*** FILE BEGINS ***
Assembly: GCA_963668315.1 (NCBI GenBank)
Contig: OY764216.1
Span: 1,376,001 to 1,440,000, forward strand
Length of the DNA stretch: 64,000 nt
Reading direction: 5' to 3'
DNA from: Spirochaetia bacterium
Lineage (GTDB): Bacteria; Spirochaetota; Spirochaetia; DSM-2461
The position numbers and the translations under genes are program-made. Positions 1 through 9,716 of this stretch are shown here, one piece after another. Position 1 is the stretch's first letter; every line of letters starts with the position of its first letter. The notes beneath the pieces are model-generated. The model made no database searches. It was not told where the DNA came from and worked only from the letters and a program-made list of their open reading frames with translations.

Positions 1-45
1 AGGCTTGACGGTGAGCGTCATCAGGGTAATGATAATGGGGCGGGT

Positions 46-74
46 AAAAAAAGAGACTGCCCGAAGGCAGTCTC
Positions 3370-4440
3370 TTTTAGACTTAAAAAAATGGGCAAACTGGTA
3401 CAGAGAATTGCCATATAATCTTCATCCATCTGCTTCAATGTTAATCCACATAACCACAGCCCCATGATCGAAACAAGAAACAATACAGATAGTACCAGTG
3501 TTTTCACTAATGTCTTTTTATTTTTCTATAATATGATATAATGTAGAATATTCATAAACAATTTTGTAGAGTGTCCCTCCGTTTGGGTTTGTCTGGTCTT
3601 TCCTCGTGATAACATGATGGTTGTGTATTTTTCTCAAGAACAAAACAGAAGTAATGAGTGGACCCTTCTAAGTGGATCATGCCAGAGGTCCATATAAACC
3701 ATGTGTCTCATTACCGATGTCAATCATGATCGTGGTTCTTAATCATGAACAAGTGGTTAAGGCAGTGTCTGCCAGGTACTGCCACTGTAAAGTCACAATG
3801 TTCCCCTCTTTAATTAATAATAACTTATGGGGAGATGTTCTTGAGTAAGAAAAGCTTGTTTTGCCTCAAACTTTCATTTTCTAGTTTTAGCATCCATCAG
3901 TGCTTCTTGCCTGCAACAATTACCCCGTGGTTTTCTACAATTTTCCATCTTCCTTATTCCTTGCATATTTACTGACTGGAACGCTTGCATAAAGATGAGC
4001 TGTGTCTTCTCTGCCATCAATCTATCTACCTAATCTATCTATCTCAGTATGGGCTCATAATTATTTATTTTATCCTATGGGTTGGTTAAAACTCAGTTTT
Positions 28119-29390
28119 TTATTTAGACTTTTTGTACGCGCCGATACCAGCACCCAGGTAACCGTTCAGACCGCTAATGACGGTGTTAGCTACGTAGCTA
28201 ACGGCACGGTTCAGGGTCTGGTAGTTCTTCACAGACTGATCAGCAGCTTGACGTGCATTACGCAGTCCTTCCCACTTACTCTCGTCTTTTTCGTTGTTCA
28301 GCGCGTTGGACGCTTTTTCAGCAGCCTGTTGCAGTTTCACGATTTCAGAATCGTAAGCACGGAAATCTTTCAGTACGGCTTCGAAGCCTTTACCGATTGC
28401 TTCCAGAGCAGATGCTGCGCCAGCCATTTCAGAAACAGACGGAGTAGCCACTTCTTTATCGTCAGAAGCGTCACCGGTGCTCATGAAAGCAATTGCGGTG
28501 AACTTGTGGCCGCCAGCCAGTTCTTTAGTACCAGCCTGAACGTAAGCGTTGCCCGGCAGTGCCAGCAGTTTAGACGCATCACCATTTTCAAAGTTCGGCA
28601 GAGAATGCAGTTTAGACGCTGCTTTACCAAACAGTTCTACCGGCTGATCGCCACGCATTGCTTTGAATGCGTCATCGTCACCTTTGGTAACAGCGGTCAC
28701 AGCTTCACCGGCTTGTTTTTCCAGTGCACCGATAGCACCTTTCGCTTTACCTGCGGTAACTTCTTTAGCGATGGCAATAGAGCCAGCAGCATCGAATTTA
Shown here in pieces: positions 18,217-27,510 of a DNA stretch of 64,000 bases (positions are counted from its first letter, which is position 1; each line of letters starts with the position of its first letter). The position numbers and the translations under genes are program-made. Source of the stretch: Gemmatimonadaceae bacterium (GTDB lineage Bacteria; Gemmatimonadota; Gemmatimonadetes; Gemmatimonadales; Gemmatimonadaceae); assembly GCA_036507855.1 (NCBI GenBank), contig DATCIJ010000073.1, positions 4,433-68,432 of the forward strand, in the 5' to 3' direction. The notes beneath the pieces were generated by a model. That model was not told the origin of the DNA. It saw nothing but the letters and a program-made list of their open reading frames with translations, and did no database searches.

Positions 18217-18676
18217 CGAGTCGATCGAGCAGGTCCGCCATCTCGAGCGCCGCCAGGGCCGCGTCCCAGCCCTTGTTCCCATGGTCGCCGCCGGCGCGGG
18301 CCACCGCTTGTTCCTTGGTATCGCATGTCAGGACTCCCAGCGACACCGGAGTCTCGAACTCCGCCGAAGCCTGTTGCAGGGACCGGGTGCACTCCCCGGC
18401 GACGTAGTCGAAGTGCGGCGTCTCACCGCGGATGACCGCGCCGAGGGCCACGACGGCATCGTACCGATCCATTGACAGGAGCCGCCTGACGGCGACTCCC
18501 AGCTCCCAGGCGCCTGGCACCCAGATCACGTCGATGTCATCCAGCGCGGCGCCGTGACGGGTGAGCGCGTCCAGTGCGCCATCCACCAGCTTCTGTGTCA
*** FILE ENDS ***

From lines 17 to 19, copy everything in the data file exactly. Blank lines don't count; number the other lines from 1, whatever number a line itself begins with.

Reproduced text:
3601 TCCTCGTGATAACATGATGGTTGTGTATTTTTCTCAAGAACAAAACAGAAGTAATGAGTGGACCCTTCTAAGTGGATCATGCCAGAGGTCCATATAAACC
3701 ATGTGTCTCATTACCGATGTCAATCATGATCGTGGTTCTTAATCATGAACAAGTGGTTAAGGCAGTGTCTGCCAGGTACTGCCACTGTAAAGTCACAATG
3801 TTCCCCTCTTTAATTAATAATAACTTATGGGGAGATGTTCTTGAGTAAGAAAAGCTTGTTTTGCCTCAAACTTTCATTTTCTAGTTTTAGCATCCATCAG